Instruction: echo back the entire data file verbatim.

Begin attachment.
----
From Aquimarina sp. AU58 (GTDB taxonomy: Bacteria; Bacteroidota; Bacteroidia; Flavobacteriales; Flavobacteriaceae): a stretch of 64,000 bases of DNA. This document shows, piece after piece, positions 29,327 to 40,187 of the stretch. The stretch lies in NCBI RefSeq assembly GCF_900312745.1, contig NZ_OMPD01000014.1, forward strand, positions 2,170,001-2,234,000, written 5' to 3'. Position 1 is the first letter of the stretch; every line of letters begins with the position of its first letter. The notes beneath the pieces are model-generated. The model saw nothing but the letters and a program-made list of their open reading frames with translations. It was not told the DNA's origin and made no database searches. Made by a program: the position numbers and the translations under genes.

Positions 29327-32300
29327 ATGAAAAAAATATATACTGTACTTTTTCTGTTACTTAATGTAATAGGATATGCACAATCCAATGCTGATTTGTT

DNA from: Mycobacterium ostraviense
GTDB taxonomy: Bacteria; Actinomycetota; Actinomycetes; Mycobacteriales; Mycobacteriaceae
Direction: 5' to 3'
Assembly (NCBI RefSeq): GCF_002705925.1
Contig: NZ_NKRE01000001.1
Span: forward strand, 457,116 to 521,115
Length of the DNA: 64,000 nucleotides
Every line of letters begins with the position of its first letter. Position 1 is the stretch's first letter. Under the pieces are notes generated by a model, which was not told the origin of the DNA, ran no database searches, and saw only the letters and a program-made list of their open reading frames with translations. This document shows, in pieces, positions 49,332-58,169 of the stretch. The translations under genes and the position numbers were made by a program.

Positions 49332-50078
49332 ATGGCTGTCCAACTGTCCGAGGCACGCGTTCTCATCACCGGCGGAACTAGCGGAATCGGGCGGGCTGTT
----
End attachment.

From Aquimarina sp. AU58 (GTDB taxonomy: Bacteria; Bacteroidota; Bacteroidia; Flavobacteriales; Flavobacteriaceae): a stretch of 64,000 bases of DNA. This document shows, piece after piece, positions 29,327 to 40,187 of the stretch. The stretch lies in NCBI RefSeq assembly GCF_900312745.1, contig NZ_OMPD01000014.1, forward strand, positions 2,170,001-2,234,000, written 5' to 3'. Position 1 is the first letter of the stretch; every line of letters begins with the position of its first letter. The notes beneath the pieces are model-generated. The model saw nothing but the letters and a program-made list of their open reading frames with translations. It was not told the DNA's origin and made no database searches. Made by a program: the position numbers and the translations under genes.

Positions 29327-32300
29327 ATGAAAAAAATATATACTGTACTTTTTCTGTTACTTAATGTAATAGGATATGCACAATCCAATGCTGATTTGTT

DNA from: Mycobacterium ostraviense
GTDB taxonomy: Bacteria; Actinomycetota; Actinomycetes; Mycobacteriales; Mycobacteriaceae
Direction: 5' to 3'
Assembly (NCBI RefSeq): GCF_002705925.1
Contig: NZ_NKRE01000001.1
Span: forward strand, 457,116 to 521,115
Length of the DNA: 64,000 nucleotides
Every line of letters begins with the position of its first letter. Position 1 is the stretch's first letter. Under the pieces are notes generated by a model, which was not told the origin of the DNA, ran no database searches, and saw only the letters and a program-made list of their open reading frames with translations. This document shows, in pieces, positions 49,332-58,169 of the stretch. The translations under genes and the position numbers were made by a program.

Positions 49332-50078
49332 ATGGCTGTCCAACTGTCCGAGGCACGCGTTCTCATCACCGGCGGAACTAGCGGAATCGGGCGGGCTGTT